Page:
Can an attorney representing a financial institution that bought a “foreclosure” (the note) give another third party a “right of first refusal” when it goes on the MLS. This happened to us. We were the succesful bidder on a property, only to hear that a “friend” of the attorney representing the seller (a financial institution) was given a right of first refusal.

  3. winona says:

    on the brighter side, this is definitely the possibility for house buyers to get a house that in a much cheaper price in contrast of shopping for a normal home. If you’re one of the dwelling hunters attempting to own an affordable household, then a short sale property may be one of your alternatives. Even though this appears good, it’s significant that you still have to consider the operation. You’ve got to be persevering since this is not just a normal deal given that you have to wait for the lender or the bank’s approval along with your offer that may take month or two before you will receive their response.
    houses for sale santa ana

  4. Darcy says:

    In a short sale, is it possible for the home owner that is selling the house to walk away with some money to relocate? I have read different articles that say at times this is possible.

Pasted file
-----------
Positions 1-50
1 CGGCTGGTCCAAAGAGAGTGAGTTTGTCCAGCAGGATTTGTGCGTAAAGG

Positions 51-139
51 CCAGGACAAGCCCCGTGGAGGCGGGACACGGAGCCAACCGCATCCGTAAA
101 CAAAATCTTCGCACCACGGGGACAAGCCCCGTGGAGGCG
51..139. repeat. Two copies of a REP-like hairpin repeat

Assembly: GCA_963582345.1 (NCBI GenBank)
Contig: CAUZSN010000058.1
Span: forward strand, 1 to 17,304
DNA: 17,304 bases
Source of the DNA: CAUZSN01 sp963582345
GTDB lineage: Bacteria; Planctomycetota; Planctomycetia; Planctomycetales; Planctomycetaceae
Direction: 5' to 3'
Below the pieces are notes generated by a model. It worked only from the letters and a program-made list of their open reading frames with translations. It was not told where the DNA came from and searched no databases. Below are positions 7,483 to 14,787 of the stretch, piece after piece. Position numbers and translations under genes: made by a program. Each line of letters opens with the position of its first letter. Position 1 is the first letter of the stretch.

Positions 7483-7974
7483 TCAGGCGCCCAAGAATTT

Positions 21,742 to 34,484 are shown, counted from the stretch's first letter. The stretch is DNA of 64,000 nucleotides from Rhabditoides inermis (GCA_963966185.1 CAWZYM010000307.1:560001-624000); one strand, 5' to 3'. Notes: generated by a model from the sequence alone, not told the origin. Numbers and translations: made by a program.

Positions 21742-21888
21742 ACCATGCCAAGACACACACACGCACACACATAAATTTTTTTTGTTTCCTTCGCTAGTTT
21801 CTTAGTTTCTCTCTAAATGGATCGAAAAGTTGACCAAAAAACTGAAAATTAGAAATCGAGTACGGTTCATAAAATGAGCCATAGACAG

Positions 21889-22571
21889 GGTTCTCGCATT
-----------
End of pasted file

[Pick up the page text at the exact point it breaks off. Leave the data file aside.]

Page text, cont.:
5. Hi Darcy,
    Short sales are tricky here in Florida, there’s lots of legal issues to consider in addition to personal concerns (financial, emotional, etc.) — and you’re not the first person to ask about how an owner in a short sale can cover relocation costs. It’s a real conundrum these days – by definition, a short sale is selling the property for less than the mortgage amount, so the owner is walking away from the closing table in the red and possibly with a deficiency lawsuit in his or her future. So, how can they grab some cash to move and start fresh?

    Stuff for a post, sounds like. Stay tuned.
    Thanks for writing,
    Larry

  6. Mercy says:

    Can a consulting firm that does not have an attorney negotiate and charge a fee for the short sale